9

I want to compile some OCaml bytecode and have it run on Windows and Unix-type systems. My source code works fine if I recompile it on each platform, but the bytecode isn't portable.

Sample code:

open Unix

let on_windows = Filename.dir_sep <> "/";;
Printf.printf "On windows: %b\n" on_windows;;

let child = create_process "gpg" (Array.of_list ["gpg"; "--version"]) stdin stdout stderr;;
Printf.printf "Child %d\n" child;;

Build command:

ocamlbuild -use-ocamlfind -pkg unix test.byte

If I compile on Windows and run on Linux, I get

Fatal error: unknown C primitive `win_waitpid'

If I compile on Linux and run on Windows I get:

Fatal error: unknown C primitive `unix_waitpid'

How can I make the bytecode work everywhere?

  • Please show the compilation command. – ygrek Jun 26 '13 at 9:25
  • I'm using ocamlbuild - I've edited the question. – Thomas Leonard Jun 26 '13 at 9:33
8

Obviously, the reason is that ocaml unix library has different names for C stubs depending on the platform, and this hinders bytecode portability. I do not see the way out except for patching stub names..

  • How do I do that (patch stub names)? – Thomas Leonard Jun 26 '13 at 10:06
  • You have to install (at least) mingw under windows. You can try to hack you package by adding mingw DLL in the PATH and to launch bytecode then – Ontologiae Jun 26 '13 at 12:16
  • Looks like win_waitpid is an OCaml function, not a mingw one (not that I know anything about this). caml.inria.fr/svn/ocaml/branches/sse2/otherlibs/win32unix/… – Thomas Leonard Jun 26 '13 at 12:28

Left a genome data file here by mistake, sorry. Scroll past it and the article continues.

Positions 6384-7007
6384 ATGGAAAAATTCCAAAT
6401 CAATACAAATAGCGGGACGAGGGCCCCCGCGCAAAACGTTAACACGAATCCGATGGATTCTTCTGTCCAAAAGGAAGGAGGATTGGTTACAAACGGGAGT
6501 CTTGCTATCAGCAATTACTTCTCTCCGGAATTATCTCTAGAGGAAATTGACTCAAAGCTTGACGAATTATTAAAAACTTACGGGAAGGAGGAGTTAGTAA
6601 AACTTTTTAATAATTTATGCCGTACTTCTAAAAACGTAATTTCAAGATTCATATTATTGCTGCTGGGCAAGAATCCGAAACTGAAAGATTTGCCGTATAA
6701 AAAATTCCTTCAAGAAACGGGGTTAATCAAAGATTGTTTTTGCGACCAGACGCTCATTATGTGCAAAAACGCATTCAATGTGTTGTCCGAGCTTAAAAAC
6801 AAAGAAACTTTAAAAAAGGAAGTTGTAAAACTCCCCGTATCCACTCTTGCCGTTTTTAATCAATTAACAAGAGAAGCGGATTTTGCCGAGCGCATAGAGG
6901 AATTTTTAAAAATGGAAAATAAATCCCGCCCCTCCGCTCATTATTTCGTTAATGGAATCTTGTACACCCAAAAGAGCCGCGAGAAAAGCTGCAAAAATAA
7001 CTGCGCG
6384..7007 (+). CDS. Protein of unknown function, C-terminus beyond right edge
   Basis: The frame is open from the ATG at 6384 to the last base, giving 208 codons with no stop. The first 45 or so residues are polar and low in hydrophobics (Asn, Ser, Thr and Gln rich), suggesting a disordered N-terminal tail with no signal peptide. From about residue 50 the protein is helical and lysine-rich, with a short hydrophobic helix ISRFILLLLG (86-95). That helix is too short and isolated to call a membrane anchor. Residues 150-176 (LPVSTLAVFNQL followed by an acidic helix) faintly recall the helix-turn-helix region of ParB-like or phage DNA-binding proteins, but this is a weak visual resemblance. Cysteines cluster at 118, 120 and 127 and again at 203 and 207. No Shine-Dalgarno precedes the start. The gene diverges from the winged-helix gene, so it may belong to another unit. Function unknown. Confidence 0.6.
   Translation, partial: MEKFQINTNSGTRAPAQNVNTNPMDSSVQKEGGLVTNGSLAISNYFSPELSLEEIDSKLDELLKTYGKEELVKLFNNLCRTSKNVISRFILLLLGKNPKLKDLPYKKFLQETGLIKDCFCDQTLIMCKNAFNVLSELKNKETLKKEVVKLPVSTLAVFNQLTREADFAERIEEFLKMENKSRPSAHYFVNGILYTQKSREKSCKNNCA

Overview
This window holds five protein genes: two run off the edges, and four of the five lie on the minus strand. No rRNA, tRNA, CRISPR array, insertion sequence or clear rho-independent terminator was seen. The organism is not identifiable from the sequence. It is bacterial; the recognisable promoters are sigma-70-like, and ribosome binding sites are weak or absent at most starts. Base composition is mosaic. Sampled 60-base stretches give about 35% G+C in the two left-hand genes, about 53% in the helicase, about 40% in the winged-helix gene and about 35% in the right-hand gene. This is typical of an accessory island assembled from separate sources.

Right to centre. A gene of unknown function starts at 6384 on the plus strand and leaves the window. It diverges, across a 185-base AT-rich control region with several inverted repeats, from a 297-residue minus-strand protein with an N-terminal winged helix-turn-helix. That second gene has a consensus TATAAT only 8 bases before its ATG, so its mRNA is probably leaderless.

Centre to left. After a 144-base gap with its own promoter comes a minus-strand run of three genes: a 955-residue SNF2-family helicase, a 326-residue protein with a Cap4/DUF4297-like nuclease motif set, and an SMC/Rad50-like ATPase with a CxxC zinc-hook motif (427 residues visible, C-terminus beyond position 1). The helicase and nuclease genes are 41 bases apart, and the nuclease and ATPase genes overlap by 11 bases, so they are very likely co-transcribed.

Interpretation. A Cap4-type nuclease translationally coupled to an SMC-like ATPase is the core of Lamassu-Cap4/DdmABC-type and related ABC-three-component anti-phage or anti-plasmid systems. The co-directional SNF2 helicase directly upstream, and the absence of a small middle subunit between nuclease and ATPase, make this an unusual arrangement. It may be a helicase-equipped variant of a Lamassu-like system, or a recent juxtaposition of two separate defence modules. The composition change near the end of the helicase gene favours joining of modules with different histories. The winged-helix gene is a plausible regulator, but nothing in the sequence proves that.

• +1; AFAIU, ocaml+cygwin may work – barti_ddu Jun 26 '13 at 13:53
  • 2
    I would attempt to go to win32unix sources and replace win_ with unix_ in function names in .c files and "external" declarations in unix.ml. Seemingly some of the functions in win32unix have unix_ prefix and some win_ - don't know why. I guess eliminating this difference will benefit bytecode portability of unix library. – ygrek Jun 27 '13 at 3:41
2

Merely renaming the C symbols doesn't work because there are two completely different versions of the unix.ml module (though with the same interface). If you link your code statically, you'll get the one for the build platform and it won't work on the other platform.

The solution is to create and distribute a .cma archive (with the Unix module not linked in) rather than an executable. Then use ocaml to link dynamically on the target platform:

http://roscidus.com/blog/blog/2013/07/07/ocaml-binary-compatibility/#windows--linux-compatibility

Update: This isn't safe. When you do ocaml /path/to/script.ml, it adds the current directory (not the directory containing the script) to the start of the search path. Thus:

$ cd /tmp
$ /usr/bin/myprog

will first try to load myprog's libraries (e.g. unix.cma) from /tmp.

Should be fixed in 4.03: http://caml.inria.fr/mantis/view.php?id=6081

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